Bloomsbury USA, Paperback, 9781608195077, 288pp.
Publication Date: July 5, 2011
As a young boy, Pao comes to Jamaica in the wake of the Chinese Civil War and rises to become the Godfather of Kingston's bustling Chinatown. Pao needs to take care of some dirty business, but he is no Don Corleone. The rackets he runs are small-time, and the protection he provides necessary, given the minority status of the Chinese in Jamaica. Pao, in fact, is a sensitive guy in a wise guy role that doesn't quite fit. Often mystified by all that he must take care of, Pao invariably turns to Sun Tzu's "Art of War." The juxtaposition of the weighty, aphoristic words of the ancient Chinese sage, with the tricky criminal and romantic predicaments Pao must negotiate builds the basis of the novel's great charm.
A tale of post-colonial Jamaica from a unique and politically potent perspective, "Pao" moves from the last days of British rule through periods of unrest at social and economic inequality, through tides of change that will bring about Rastafarianism and the Back to Africa Movement. "Pao" is an utterly beguiling, unforgettable novel of race, class and creed, love and ambition, and a country in the throes of tumultuous change.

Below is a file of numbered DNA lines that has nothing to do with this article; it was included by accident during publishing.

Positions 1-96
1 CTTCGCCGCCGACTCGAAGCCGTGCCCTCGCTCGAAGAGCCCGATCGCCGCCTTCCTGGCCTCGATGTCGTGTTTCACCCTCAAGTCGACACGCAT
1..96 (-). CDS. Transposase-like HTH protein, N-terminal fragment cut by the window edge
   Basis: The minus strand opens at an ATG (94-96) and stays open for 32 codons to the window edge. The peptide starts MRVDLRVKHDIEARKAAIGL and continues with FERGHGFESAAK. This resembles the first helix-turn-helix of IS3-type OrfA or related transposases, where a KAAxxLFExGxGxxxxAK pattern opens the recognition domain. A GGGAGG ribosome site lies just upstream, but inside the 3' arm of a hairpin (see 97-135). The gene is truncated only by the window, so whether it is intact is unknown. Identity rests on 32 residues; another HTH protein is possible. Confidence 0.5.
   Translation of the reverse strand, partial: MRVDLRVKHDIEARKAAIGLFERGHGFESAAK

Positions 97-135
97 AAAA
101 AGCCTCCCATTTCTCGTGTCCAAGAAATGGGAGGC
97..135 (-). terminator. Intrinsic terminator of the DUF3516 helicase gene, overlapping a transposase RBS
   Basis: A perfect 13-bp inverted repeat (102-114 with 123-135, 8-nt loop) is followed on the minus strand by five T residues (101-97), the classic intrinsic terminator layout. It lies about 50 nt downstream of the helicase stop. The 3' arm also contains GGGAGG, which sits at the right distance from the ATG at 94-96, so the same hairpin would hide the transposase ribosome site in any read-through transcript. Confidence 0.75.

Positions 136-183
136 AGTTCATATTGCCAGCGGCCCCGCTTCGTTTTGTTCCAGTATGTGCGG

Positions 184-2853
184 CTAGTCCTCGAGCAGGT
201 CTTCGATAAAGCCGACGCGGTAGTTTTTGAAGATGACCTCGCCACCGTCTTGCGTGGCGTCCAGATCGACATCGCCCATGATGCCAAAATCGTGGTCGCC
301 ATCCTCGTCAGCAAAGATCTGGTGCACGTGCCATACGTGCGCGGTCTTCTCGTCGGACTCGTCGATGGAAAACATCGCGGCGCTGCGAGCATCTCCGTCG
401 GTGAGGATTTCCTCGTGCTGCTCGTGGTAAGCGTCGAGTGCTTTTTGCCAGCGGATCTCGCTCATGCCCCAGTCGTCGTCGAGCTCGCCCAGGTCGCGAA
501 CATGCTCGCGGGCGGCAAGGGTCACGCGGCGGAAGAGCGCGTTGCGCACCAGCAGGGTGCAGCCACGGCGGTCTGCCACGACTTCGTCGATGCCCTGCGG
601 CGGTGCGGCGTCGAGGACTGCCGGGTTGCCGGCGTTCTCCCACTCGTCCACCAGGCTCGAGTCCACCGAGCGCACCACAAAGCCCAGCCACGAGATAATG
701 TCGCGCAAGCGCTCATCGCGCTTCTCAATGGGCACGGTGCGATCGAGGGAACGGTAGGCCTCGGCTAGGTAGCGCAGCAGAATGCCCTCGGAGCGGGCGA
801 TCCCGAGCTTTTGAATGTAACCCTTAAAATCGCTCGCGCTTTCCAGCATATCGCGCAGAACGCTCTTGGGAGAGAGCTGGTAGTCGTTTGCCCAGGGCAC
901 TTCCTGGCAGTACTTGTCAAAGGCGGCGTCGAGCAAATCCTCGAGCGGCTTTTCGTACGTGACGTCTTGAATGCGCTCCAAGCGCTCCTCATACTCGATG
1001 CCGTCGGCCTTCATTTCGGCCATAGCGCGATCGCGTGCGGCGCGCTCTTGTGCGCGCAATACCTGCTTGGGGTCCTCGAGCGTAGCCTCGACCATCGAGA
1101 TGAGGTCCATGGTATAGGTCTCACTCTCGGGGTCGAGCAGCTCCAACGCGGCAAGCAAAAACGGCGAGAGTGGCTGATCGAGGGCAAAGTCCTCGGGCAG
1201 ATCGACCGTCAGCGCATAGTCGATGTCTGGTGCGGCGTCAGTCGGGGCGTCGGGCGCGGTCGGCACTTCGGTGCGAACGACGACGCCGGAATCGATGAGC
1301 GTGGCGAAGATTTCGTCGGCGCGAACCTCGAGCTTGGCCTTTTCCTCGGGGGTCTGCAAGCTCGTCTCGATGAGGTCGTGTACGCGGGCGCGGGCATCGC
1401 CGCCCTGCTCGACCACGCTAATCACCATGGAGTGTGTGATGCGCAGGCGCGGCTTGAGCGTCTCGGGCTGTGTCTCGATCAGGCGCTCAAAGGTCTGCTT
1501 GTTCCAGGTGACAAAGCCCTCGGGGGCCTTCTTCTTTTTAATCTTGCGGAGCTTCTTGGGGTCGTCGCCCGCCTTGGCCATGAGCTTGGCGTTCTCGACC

Kerry Young was born in Kingston, Jamaica, to a Chinese-African mother and a Chinese father-a businessman in Kingston's shadow economy who provided inspiration for Pao. Young moved to England in 1965 at the age of ten. She earned her MA in creative writing at Nottingham Trent University. This is her first novel.
"Against a backdrop of Jamaican history, a likable Chinese-Jamaican runs rackets in this eye-opening, rambunctious debut.... Young leads from the heart (her father served as a model for Pao) to celebrate a resilient world that tourists never see. You’ll enjoy the view." - Kirkus Reviews
"Pao... confirms Young as a gifted new writer. Her novel is a blindingly good read... both for its mesmeric story-telling and the quality of its prose." - Observer (UK)
"With grace, authenticity and teasing humour, Kerry Young allows the political history of Jamaica to shine through the life story of her charming yet fallible hero. Brilliant." -Daily Mail (UK)